From the outset of the Internet, skeptics have sounded the alarm against big brother: ‘We can’t trust this new-fangled network!’. With every advance of digital technology and increased connection, the more paranoid among us trumpeted a loss of freedom, a loss of accountability or repercussions when the government uses that data inappropriately. It turns out, the skeptics were right in a lot of ways. It’s just that it’s not only governments we should be worried about; it’s private companies too.
It’s worth noting from the outset that Apple and Facebook are dramatically different enterprises, and comparing them is often trickier than maybe most pundits would like to admit. One is primarily a hardware company that happens to dabble in content; the other is a social content platform that hasn’t really made any inroads into hardware at all. Apple deals in iPhones, MacBooks, AirPods and Watches; Facebook in clicks and likes and shares. But, they are also two of the largest tech companies in the world and they battle on innumerable fronts at seemingly all times. And Facebook has an Apple problem at the moment.
Facebook might not have started out this way, but it most certainly now has one core product to offer — its users’ data. The data it gathers, analyzes and leverages on behalf of advertisers is the core offering. Yes, it provides an awesomely powerful social network replete with news, photos, videos, etc. But the monetization thereof is predicated upon Facebook tracking your digital movements, monitoring your interests and purchases, and then selling that data to advertisers so those advertisers can talk to you inside Facebook’s walled garden. And the only way Facebook has the data to sell is that you give it to them willingly. You might not have known that’s exactly what you were signing up for, but we all gave Facebook the data it needed to profile and monetize each of us. And when Facebook misbehaves with that data? Or is reckless with it? Or simply gets taken advantage of? Well, then you have a lot of consumer outrage on your hands.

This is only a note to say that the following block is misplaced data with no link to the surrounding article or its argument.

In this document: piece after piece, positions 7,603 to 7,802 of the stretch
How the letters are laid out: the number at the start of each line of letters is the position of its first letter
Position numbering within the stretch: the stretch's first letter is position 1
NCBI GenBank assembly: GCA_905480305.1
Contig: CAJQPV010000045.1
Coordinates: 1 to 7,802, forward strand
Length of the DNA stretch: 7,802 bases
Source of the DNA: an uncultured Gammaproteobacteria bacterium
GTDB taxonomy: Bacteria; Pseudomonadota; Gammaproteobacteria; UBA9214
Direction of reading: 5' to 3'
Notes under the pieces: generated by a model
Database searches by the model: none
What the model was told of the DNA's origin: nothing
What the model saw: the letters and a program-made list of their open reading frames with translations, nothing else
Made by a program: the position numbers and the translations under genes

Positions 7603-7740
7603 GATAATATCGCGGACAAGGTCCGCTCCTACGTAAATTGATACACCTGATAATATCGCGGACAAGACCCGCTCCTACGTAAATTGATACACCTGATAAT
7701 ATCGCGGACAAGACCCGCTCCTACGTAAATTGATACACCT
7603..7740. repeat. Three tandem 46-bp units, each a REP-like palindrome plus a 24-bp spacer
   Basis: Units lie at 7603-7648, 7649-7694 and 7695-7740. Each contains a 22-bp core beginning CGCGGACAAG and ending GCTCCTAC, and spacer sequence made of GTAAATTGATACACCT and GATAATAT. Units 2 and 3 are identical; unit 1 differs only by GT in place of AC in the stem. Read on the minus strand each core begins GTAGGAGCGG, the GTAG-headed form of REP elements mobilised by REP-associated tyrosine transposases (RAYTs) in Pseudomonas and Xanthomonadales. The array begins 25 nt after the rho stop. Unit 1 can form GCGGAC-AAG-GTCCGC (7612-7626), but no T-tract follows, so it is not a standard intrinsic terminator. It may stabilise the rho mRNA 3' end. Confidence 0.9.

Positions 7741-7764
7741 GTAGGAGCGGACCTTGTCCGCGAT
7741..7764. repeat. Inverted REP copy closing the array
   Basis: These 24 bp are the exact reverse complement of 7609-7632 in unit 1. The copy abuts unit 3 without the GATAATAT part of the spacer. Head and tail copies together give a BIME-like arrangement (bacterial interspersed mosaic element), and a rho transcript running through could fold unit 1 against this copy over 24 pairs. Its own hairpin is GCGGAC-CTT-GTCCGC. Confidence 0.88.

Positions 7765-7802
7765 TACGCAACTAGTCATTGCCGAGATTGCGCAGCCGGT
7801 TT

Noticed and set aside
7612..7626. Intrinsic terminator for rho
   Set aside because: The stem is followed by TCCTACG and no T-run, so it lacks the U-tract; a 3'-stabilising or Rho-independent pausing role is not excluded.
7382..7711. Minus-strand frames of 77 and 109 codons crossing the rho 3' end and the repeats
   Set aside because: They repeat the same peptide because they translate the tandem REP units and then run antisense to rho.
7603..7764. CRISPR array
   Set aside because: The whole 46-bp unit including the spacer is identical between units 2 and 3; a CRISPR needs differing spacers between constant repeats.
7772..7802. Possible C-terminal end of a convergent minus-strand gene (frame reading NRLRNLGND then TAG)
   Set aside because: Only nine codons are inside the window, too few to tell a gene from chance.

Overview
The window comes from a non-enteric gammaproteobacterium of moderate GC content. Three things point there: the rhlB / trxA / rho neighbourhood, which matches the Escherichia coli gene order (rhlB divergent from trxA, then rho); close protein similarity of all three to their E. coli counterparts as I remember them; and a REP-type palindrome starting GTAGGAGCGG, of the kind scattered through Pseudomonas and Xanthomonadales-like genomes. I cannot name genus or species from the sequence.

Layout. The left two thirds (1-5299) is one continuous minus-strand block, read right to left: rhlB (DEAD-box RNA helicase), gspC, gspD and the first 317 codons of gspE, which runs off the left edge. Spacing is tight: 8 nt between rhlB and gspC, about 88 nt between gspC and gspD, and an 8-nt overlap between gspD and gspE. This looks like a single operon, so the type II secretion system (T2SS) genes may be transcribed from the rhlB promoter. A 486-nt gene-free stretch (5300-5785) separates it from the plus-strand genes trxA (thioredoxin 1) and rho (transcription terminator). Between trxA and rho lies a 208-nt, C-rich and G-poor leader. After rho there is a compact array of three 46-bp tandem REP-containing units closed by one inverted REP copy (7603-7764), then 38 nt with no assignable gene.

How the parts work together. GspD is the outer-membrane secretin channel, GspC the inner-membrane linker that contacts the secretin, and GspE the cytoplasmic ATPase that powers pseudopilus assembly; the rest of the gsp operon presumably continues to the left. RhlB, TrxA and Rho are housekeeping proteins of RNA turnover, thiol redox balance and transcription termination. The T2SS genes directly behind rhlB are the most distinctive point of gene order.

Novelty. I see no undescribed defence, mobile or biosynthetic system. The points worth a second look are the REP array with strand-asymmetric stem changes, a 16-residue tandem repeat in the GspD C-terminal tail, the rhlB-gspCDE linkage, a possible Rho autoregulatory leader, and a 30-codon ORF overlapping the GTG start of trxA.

In the wake of the Cambridge Analytica scandal, it seems as if Facebook and its mercurial founder have been taking one L after another, while Apple seeks to brand itself as the anti-Facebook.
Apple has an advantage over Facebook when it comes to selling users’ data because Apple doesn’t need to do it to make beaucoups of money — they have a multi-billion dollar hardware business propping up its balance sheet. But, after the Cambridge Analytica scandal broke, he started loudly and publicly pounding Facebook for its security breach. A good summation of his MSNBC appearance by The Verge:
“Services that ‘[traffic] in your personal lives’ are invading peoples’ privacy and emphasizing that Apple sees privacy as a ‘human right’ and a ‘civil liberty.’ He also said that he finds it ‘creepy’ when ‘all of a sudden something is chasing me around the web,’ referring to sophisticated ad targeting.”
Apple has said time and again they don’t traffic in user data. They even have made quite the stink at resisting the FBI’s overtures to require Apple to unlock iPhones when the Bureau wants to see what’s inside. Apple is placing a big bet on being the anti-Facebook when it comes to user data, and as users seem to be more and more concerned with their personal data and how it’s handled, that bet seems to be paying off. But it rests on the basic question, can we really trust Apple? With as much noise as Cook & Co. are making about user data security, if the answer to that question ever turns out to be ‘no’, Apple could be in a world of hurt for being hypocrites. But for now? It looks like Facebook’s Apple problem might just be legit.
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